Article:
Later in the summer, accompanied by a friend and my brother, I set my sights on two lakes rarely visited by people. They were not large in size or depth, but appeared from photos to be clear enough for diving. The dual lakes were 7 miles back in a central Wyoming mountain range, hidden in a large bowl by steep cliffs. We arrived at one of the two lakes late in the afternoon and immediately put on our wetsuits. Conditions were perfect. The water depth averaged about 8 feet, meaning the trout couldn’t dive out of range. It was clear enough to see everything, but not clear enough to see from great distances. We swam the edge, hovering over dead trees and boulders that had fallen from the rock walls above. In the periphery of my mask, I spotted a lone trout feet from my position. I turned the spear in its direction, and it swam off in a hurry. The water that had leaked into my wetsuit wasn’t even warm from my body heat, and I was already getting prospects! The best part: I had three more days of spearing ahead.
Minutes later, we spotted another trout. It stared at me, motionless, likely hoping I hadn’t seen it. With a slow kick of my fin I drifted in its direction, innocently raising my spear toward his head. I squeezed the trigger and in an explosion of rubber and metal my two-year journey was over. Pinned to the lake bed, 10,000 feet above sea level, rested a 16-inch Yellowstone cutthroat trout. The snorkel fell from my mouth and I inhaled water swimming down to the fish. My hand clutched the trout and I swung it above the surface, yelling and coughing to my brother on the bank, “I got one! I got one!” I had been in the water for less than 15 minutes.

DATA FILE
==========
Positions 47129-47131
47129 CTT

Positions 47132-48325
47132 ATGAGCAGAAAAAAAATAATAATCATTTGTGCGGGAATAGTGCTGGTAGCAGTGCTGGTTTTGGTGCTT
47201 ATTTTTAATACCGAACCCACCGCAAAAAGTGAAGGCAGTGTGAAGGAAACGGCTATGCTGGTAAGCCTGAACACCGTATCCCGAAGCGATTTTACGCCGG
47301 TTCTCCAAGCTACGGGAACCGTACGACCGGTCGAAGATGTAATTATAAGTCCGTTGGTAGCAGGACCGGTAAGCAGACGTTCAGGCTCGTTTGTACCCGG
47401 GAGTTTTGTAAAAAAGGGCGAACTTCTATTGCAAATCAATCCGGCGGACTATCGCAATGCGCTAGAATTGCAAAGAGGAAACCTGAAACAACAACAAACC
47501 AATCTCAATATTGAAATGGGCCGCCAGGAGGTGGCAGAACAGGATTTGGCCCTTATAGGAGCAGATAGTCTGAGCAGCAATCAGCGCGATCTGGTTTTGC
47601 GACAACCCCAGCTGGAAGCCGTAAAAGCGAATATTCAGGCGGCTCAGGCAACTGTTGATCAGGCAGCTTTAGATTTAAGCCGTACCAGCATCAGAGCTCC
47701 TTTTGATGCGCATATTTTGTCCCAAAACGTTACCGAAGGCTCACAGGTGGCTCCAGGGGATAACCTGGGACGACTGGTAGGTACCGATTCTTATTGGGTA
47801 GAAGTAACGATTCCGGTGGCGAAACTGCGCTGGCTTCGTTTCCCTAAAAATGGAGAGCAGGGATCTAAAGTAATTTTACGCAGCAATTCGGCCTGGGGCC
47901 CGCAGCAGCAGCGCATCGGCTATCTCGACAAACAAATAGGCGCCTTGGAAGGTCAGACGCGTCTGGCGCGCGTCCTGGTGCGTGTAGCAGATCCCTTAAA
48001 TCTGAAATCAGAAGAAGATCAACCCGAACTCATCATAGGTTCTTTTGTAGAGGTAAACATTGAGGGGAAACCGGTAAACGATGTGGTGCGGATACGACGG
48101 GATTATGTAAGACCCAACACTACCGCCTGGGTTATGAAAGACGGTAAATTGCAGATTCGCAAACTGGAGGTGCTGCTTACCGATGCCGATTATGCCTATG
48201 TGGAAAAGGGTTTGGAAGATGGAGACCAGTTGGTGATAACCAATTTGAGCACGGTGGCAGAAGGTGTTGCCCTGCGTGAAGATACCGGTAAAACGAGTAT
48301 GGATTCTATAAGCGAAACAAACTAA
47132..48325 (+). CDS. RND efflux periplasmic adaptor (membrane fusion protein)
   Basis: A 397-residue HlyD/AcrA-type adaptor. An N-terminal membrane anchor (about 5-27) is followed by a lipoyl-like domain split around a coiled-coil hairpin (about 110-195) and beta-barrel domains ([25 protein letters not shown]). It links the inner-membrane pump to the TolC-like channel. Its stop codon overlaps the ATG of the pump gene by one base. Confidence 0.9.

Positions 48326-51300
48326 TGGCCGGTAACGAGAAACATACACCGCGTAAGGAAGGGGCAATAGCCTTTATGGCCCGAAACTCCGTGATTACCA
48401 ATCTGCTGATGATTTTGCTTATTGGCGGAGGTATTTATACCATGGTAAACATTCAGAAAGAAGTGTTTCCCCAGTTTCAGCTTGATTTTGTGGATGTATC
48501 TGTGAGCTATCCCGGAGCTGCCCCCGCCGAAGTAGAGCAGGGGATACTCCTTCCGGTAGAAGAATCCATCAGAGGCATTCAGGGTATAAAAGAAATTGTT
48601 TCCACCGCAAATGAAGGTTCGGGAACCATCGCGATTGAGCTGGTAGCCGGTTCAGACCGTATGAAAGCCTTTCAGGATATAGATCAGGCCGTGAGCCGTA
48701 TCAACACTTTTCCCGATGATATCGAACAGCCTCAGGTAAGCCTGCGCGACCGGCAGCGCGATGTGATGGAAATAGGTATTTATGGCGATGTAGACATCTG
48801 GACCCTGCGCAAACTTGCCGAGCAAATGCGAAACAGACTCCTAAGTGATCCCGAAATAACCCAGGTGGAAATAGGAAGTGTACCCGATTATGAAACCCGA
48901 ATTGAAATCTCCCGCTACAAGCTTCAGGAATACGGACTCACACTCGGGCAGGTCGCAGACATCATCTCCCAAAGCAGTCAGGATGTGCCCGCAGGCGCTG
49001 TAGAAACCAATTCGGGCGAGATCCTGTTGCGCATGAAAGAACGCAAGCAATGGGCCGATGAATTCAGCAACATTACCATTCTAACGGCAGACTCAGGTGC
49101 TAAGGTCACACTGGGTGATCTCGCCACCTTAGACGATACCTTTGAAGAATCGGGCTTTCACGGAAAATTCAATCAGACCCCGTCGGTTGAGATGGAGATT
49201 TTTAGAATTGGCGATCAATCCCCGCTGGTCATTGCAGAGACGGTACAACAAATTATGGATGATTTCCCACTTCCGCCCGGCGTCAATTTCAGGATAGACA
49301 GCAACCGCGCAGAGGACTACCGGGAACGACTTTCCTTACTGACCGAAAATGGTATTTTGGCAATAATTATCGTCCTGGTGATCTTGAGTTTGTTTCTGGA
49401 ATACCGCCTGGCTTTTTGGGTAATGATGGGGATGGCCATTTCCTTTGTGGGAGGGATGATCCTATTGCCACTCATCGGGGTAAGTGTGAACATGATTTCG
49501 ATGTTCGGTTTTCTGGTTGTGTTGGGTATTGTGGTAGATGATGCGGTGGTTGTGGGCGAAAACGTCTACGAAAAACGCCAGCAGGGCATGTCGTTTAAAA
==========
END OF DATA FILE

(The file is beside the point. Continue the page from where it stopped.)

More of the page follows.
We spent two days camped near the lake. Fish were plentiful and all three of us speared trout. We became selective in the fish we targeted, taking only seven fish between the three of us over the entire trip. We gutted and hung them over the fire to dry using a native Alaskan method. The water temperature was still as unforgiving as my previous experiences, capping our diving time at about 40 minutes before uncontrollable shivering took over, but the excitement of the hunt made the temperatures manageable. When we couldn’t handle the ice bath any longer, we traded out the spear guns for shotguns. Grouse were plentiful in the surrounding forests and we harvested three blues. We stripped the meat from the birds and put it in our packs next to the dried trout. With plenty of food, we trekked out of the mountains toward the trailhead, blown away with the outcome.
Despite how much fun we had, I doubt the Cowboy State will ever become a spear fishing mecca. High alpine spearing certainly isn’t for everyone; there’s a degree of brutality to it that would dissuade fair-water divers. Clarity, weather, and ice dictate opportunity and, subsequently, the prospects of success. But, with planning and practice, the reward comes in the form of a large trout, dwarfed by the surrounding mountains in an oxygen deprived paradise. And of course, a genuine, original adventure.
Images via Derek Collins.